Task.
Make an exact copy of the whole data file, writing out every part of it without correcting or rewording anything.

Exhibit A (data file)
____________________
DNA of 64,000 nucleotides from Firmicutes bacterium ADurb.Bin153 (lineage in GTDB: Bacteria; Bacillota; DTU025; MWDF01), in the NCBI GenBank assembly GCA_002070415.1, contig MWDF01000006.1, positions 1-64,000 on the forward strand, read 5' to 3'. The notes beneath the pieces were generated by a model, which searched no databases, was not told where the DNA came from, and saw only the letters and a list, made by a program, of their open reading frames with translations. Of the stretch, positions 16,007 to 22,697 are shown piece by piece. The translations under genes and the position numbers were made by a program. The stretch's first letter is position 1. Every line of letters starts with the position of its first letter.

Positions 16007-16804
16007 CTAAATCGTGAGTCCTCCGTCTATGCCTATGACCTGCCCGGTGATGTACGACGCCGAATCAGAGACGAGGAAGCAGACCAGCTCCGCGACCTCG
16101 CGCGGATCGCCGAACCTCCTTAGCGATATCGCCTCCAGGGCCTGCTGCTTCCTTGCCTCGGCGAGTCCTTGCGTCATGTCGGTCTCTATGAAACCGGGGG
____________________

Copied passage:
DNA of 64,000 nucleotides from Firmicutes bacterium ADurb.Bin153 (lineage in GTDB: Bacteria; Bacillota; DTU025; MWDF01), in the NCBI GenBank assembly GCA_002070415.1, contig MWDF01000006.1, positions 1-64,000 on the forward strand, read 5' to 3'. The notes beneath the pieces were generated by a model, which searched no databases, was not told where the DNA came from, and saw only the letters and a list, made by a program, of their open reading frames with translations. Of the stretch, positions 16,007 to 22,697 are shown piece by piece. The translations under genes and the position numbers were made by a program. The stretch's first letter is position 1. Every line of letters starts with the position of its first letter.

Positions 16007-16804
16007 CTAAATCGTGAGTCCTCCGTCTATGCCTATGACCTGCCCGGTGATGTACGACGCCGAATCAGAGACGAGGAAGCAGACCAGCTCCGCGACCTCG
16101 CGCGGATCGCCGAACCTCCTTAGCGATATCGCCTCCAGGGCCTGCTGCTTCCTTGCCTCGGCGAGTCCTTGCGTCATGTCGGTCTCTATGAAACCGGGGG